Google Desktop hijack flaw fixed

Google has released a patch for a major security vulnerability in its powerful desktop search application.
Written by Ryan Naraine, Contributor
Google has fixed a major hole in its desktop search application after security researchers found that it put users at risk of data exposure and PC hijack attacks. The patch was released via the software's automatic update mechanism.

Google says it has no evidence that the bug was used in actual attacks but the severity of the risk -- malicious hackers can gain full system control -- underscores the real dangers associated with Web-connected search indexing software.

The bug was reported to Google by Watchfire in January along with a demo that shows how Google Desktop's protection mechanisms can be circumvented by remote intruders.

Watchfire's explained the issue in detail in a research paper (PDF) and warned that a malicious hacker can achieve not only remote, persistent access to sensitive data, but in some cases full system control as well.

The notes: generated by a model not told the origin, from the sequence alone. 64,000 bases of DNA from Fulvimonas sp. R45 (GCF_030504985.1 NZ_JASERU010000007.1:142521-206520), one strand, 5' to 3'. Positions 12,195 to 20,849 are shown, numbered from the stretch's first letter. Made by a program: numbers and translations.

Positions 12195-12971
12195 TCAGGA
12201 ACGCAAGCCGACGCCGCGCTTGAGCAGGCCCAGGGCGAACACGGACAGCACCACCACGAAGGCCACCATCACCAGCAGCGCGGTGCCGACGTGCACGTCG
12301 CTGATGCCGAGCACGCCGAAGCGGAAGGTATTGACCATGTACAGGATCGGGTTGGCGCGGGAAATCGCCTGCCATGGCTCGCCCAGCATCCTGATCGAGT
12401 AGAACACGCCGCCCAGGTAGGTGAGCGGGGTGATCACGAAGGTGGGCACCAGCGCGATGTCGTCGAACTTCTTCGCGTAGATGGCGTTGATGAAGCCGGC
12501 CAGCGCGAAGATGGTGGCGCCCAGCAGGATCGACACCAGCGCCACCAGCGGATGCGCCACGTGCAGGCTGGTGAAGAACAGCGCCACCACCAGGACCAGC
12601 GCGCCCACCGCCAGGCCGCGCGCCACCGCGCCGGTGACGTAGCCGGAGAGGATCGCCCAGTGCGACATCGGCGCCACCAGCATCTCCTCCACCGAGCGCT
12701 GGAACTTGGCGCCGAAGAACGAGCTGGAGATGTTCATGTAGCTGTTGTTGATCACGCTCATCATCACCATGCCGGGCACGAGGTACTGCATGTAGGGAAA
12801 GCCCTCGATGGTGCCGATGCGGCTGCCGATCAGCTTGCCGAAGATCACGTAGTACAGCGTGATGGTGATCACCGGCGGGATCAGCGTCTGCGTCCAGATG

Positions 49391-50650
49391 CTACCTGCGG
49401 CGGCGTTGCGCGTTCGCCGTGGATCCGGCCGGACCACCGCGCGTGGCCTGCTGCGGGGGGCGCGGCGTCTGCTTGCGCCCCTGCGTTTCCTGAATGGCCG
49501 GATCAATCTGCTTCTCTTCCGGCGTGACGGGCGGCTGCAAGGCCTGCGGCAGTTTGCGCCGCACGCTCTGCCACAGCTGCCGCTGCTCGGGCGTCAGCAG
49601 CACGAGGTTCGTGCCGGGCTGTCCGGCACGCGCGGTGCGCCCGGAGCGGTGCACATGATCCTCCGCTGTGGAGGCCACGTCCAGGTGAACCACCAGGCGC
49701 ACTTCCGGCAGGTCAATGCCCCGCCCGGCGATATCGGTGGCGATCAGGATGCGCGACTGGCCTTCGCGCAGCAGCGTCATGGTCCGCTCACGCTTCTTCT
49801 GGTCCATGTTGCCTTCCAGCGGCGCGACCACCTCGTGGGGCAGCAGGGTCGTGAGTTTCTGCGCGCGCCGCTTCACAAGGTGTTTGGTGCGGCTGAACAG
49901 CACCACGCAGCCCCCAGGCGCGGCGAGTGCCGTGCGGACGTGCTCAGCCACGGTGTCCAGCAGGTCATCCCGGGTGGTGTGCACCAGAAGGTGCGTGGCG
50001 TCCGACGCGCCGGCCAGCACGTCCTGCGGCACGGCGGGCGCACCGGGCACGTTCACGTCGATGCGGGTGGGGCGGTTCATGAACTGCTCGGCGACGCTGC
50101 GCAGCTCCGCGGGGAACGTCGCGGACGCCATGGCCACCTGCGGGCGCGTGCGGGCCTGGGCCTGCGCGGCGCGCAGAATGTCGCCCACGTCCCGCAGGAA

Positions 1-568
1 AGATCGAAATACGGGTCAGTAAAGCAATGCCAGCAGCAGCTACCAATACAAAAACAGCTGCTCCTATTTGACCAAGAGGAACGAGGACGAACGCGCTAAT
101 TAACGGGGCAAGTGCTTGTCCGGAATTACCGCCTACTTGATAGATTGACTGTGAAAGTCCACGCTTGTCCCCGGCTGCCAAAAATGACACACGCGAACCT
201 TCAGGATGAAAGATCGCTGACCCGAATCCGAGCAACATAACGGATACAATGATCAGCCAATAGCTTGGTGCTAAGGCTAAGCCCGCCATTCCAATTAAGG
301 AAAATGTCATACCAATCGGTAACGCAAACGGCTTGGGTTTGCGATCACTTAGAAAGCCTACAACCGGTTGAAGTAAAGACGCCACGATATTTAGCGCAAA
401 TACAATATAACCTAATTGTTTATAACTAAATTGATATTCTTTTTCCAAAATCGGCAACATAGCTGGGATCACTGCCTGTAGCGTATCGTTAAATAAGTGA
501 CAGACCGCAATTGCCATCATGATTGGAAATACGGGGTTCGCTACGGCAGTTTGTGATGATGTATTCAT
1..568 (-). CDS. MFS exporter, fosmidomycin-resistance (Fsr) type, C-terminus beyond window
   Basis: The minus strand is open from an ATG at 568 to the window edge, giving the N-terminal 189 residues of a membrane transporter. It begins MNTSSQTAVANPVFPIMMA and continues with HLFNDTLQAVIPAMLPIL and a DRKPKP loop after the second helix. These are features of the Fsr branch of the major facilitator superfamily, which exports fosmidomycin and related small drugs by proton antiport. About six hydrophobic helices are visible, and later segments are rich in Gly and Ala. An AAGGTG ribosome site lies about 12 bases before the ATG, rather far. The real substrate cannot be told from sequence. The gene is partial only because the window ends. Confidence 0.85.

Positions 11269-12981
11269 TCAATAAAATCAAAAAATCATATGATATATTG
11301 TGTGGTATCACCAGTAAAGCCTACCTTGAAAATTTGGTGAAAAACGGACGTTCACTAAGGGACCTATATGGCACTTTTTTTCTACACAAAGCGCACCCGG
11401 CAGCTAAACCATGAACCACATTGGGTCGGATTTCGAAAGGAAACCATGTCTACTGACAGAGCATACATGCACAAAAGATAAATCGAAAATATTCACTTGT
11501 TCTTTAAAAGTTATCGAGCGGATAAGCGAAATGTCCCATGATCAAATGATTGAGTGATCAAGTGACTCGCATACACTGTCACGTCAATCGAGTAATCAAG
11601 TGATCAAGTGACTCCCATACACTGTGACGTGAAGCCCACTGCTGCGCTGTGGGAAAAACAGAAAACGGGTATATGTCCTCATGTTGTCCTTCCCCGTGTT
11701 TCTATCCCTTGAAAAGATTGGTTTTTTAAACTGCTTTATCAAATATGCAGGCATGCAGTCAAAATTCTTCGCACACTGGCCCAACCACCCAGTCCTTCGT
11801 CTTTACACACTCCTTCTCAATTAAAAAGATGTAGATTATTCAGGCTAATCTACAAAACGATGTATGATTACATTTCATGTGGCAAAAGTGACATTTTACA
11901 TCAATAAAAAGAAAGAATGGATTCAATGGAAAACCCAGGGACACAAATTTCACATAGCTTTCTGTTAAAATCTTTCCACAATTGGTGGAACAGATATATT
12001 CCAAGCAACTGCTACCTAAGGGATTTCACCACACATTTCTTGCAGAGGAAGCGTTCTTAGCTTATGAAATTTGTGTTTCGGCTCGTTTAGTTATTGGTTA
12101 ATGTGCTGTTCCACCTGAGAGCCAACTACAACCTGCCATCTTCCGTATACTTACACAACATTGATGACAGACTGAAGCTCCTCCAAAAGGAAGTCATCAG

The attack scenario exploits web-application security flaws in Google Desktop and the tight integration with the Google.com Web site.

In the paper, Watchfire explains how, under certain conditions, it is possible to covertly inject and execute malicious applications on attacked systems, using Google Desktop's own features.

The company also released a demonstration of the attack flow against Google Desktop.

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